Although credit card companies are normally unsecured creditors, they may still be able to go through a process in order to convert their interest into a secured one in Kentucky. In the event a debtor is sued civilly and a judgment is issued, the creditor may then try to secure a lien against the real property owned by the debtor.
For many people in Kentucky, preventing home foreclosure is a primary concern. Most people have a primary mortgage lender that has a senior lien on the home. Although a judgment lien placed on the home by a creditor will have a junior status to the senior lender’s interest, it is still possible for the judgment creditor to force the sale of the property in order to collect on the judgment.
The manner in which an unsecured creditor can effectively convert their interest from an unsecured one to a secured interest is by obtaining a civil judgment against the debtor in court. The creditor may then seek to enforce its judgment through such things as garnishments, account levies and by attaching liens against any real or personal property owned by the judgment debtor. Even if a sale is not forced, the resulting property lien can be used to prevent the debtor from being able to sell the property while it remains so encumbered.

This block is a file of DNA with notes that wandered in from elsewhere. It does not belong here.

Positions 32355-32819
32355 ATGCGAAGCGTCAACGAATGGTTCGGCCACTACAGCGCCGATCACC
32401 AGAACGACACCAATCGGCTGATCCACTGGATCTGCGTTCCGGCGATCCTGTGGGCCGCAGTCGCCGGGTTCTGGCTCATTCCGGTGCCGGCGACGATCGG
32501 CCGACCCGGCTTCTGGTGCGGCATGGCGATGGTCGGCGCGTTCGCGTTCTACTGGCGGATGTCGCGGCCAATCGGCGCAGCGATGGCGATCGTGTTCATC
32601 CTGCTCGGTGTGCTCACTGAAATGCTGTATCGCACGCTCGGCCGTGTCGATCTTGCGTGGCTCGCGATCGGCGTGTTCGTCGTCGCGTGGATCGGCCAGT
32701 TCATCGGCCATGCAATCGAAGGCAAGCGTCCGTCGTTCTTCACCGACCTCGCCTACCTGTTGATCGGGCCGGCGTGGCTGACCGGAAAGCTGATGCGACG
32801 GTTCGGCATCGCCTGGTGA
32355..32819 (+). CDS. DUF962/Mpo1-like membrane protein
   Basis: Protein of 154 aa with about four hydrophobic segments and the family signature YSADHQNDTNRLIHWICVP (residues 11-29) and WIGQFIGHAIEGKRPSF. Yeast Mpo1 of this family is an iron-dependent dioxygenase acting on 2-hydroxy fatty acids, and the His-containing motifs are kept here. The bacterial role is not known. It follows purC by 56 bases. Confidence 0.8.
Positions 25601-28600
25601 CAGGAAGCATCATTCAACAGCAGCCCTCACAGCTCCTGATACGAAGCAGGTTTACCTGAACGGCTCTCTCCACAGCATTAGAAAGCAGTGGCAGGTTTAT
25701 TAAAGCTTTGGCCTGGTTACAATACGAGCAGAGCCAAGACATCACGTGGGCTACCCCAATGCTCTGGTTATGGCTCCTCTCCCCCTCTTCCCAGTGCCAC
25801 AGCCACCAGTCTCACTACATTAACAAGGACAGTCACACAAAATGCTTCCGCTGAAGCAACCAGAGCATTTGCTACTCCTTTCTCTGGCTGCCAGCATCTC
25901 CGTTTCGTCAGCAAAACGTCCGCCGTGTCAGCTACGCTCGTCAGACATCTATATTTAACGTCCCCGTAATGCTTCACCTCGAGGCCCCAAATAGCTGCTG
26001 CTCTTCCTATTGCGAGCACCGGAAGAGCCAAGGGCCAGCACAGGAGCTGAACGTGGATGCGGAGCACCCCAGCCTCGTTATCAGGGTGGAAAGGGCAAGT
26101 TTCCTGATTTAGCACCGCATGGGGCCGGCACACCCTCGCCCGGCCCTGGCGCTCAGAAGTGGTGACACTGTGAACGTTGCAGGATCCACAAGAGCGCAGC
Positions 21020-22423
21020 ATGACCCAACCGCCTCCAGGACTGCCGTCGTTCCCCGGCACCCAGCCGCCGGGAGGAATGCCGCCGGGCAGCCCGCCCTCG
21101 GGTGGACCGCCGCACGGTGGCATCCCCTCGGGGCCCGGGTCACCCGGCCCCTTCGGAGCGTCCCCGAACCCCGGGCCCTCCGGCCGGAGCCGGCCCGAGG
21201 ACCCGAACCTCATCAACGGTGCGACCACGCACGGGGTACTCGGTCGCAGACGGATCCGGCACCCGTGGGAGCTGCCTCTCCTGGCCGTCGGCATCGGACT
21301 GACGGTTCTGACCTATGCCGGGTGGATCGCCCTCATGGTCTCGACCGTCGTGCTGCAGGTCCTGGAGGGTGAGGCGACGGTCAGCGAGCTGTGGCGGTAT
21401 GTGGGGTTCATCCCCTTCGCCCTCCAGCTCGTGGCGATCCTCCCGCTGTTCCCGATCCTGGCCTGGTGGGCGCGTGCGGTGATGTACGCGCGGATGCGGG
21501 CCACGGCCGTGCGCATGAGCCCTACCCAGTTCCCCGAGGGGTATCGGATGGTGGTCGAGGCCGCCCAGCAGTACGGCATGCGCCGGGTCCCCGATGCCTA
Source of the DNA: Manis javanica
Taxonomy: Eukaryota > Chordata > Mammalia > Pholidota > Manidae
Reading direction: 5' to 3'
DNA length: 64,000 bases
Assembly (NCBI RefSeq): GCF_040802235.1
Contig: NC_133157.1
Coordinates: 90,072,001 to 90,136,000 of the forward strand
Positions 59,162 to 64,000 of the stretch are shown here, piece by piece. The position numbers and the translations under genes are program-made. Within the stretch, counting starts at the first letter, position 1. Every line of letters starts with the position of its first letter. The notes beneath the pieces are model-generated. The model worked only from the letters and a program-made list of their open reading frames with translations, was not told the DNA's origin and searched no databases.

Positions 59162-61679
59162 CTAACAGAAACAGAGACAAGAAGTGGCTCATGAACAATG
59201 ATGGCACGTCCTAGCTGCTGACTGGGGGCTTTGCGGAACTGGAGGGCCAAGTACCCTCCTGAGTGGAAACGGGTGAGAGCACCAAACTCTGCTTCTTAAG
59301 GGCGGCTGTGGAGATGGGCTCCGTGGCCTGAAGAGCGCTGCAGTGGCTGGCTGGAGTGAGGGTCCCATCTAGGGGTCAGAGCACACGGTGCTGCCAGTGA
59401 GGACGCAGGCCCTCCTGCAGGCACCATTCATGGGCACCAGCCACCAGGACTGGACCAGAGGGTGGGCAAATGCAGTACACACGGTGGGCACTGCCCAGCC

People should be aware of this legal maneuver a creditor can take in order to collect on unsecured debt. Those who are seriously delinquent on their credit card payments may be able to negotiate a settlement or a payment plan to catch up on their payments. If the debt is simply unmanageable, filing for Chapter 7 bankruptcy can help stop all collection activities, including the filing of civil debt collection lawsuits by the unsecured creditors.
Source: SF Gate, “Can Unsecured Creditors Collect Their Debt from the Sale of My Home?“, Ciele Edwards, December 12, 2014